Table for Love
Elisabeth is studying photography and Rolf is in medical school. They’re in love, so marriage is a given. And it’s also in line with Elisabeth’s credo that "every woman should get married". Children quickly follow – another expression of Elisabeth’s strong will. But their "new happiness" suffers from her dominance. Rolf quits school. He leaves the family for a while, works first as a pharmaceuticals rep, then resigns to work for a cosmetics company. After all, he has five children to feed, although he has already performed an abortion on Elisabeth. The two turn to religion, but Rolf can’t find salvation …
"It was just all too soon, too fast." Edgar Reitz embedded his story of the catastrophe of a young couple that is unable to live up to their own idealized expectations in a consciously artificial film, "which undertakes to portray societal reality as an archetype" (Enno Patalas, 1967). Avant-garde structural elements such as off commentary, close-ups, captions and interviews are interjected into the film narrative. And they, no less than anything, were part of the reason Reitz won the prize for best first film at the Venice Film Festival.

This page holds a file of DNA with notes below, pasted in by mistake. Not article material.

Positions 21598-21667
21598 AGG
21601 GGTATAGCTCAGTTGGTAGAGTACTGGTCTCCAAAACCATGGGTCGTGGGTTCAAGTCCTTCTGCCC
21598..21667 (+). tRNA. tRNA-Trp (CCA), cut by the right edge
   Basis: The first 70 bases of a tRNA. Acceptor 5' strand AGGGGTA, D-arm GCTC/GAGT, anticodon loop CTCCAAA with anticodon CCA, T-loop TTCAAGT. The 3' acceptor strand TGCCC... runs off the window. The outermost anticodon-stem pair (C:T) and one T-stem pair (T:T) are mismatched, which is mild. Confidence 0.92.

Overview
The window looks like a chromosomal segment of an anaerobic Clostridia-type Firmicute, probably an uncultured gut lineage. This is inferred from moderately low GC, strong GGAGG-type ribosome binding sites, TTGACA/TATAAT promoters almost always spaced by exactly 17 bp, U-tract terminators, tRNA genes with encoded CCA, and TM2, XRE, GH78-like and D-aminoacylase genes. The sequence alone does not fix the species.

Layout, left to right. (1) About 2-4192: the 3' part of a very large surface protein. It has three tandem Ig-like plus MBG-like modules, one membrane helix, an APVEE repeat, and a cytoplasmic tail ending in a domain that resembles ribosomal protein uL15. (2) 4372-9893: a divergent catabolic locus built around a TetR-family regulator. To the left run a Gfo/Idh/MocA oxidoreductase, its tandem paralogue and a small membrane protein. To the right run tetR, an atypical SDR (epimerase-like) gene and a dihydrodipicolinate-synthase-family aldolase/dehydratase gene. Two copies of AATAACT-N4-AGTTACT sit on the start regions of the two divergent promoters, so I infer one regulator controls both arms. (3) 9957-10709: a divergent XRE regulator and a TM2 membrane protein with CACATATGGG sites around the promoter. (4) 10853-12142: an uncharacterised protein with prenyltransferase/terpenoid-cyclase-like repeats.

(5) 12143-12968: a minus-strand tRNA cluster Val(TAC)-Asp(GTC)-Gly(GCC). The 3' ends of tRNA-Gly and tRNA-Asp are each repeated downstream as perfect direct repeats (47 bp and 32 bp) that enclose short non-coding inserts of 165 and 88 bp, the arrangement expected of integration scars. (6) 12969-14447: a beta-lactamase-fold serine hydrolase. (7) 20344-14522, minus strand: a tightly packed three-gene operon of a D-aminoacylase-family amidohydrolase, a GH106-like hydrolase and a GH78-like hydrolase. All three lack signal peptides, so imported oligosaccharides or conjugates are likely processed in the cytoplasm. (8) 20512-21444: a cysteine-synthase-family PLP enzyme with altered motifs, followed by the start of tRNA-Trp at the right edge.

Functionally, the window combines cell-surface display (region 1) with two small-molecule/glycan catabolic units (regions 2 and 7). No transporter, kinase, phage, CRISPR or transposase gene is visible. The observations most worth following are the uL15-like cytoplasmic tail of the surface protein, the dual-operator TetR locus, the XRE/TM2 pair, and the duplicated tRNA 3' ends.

Source: 66. Internationale Filmfestspiele Berlin (Catalogue)